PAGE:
Highway 61 Revisited (1965)
who looked at the future through the strings of a Strat
Some of us are too old, others are too young, we all run the risk of getting lost between the verses of a Nobel which was only missing a date. Bob Dylan lit one of the fuses of our own cultural revolution, and without him, nothing would be blowing in the wind in our world which, on this side of it, still seeks answers. We run the risk of forgetting that on the day he donned a Fender he discovered in our favourite instrument another voice that the whole world would understand and listen to.
The day he chose to hang an electric guitar around his neck could have been just a fucking fluke; the nutmeat of one of his mythic fits. And the booing and jeering that ensued, due to poor sound, cut short a gig and ended up pissing everyone off. What happened that 25th of July, 1965, on stage at the Newport Folk Festival, (or rather what survived in the wings) was something inevitable, the logical evolution of a musician conscious of the changing times that was dawning in many spheres, and also in popular music. (Dylan, by the way, never returned to the Newport festival until the 25th of July 2015, at 74).
Maybe it was also a flip of luck when the bad-humoured genius asked for an electric guitar and they handed him a Fender. His Stratocaster Sunburst from 1960 that, like what happens to many legendary guitars belonging to famous guitarists: mysteriously vanished in an airplane. Also a flip of luck might have been the reappearance of the guitar years later, or Dylan’s reassurance that it was not the one he used in Newport, for which there is plenty of evidence.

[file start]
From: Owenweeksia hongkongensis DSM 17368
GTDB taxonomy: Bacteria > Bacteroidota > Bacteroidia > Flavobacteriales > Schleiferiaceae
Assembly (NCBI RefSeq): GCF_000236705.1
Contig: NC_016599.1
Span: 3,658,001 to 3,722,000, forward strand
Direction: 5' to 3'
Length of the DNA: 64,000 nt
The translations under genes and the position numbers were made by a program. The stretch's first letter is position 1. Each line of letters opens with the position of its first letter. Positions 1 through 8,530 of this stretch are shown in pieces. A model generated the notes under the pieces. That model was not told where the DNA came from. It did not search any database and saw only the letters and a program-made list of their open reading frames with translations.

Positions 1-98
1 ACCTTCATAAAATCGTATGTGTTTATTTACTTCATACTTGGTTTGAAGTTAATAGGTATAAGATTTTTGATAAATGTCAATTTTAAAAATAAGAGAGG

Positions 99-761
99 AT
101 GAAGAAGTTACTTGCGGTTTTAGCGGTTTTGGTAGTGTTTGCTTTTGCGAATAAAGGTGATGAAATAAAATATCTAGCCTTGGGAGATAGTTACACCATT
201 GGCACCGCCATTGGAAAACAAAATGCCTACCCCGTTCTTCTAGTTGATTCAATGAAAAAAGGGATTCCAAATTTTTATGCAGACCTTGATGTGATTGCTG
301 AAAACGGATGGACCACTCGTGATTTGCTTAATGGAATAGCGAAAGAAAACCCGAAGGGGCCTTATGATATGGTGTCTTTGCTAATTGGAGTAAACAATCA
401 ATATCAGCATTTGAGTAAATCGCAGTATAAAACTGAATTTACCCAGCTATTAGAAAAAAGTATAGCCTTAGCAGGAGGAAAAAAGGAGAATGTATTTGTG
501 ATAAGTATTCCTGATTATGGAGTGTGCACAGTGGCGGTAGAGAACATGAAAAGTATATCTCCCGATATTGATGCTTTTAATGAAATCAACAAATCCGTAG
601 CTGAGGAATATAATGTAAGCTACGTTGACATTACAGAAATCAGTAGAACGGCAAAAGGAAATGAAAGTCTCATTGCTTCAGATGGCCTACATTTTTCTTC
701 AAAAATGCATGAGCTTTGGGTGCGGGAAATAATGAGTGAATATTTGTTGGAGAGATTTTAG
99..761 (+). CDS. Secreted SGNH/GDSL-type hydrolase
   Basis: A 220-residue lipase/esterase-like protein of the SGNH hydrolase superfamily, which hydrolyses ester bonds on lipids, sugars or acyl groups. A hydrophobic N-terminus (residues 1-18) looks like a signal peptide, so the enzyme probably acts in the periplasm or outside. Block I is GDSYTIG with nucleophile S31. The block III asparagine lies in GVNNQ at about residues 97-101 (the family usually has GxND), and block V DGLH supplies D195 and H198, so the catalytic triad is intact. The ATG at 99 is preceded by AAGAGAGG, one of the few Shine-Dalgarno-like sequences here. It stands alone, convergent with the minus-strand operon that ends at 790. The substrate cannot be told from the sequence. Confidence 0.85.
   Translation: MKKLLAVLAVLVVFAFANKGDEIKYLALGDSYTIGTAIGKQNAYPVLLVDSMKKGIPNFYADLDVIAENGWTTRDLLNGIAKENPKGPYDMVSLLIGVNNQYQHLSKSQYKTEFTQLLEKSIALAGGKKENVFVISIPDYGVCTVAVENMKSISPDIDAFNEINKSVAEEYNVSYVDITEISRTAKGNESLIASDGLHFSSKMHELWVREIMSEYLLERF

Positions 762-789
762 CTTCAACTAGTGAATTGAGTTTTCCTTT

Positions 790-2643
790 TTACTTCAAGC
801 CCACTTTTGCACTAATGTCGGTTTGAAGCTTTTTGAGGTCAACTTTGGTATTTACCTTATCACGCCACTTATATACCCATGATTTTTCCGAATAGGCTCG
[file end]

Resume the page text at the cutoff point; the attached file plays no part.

In such an undemanding guitarist as he is, with a Black Strat and Telecaster (blonde of course) he has more than enough to work with. In some instances, he'll strap on a Les Paul, but the Gibsons have always been there for special occasions, such as the acoustic gems SJ-200 that bear his name.
In the mid-60s, Dylan got ahead of the elite universe of intelligentsia that smoked anything they could get their hands on in the California campuses, seeing before they did, that rock and roll was the future and that later on electricity would be the universal amplifier for what he wanted to tell the world.
The big-shots of folk however, soon stopped pulling out their hair and burning their records. Dylan gave notice in 1965 with Subterranean Homesick Blues, fronting an electric band for his fifth record, and with Bringing it all Back Home, and Highway 61 Revisited few months later, the metamorphosis was complete.
All he needed was to play a few notes on the strings of his new guitars to make the world go round once again. Like a Rolling Stone.
(All images: ©CordonPress)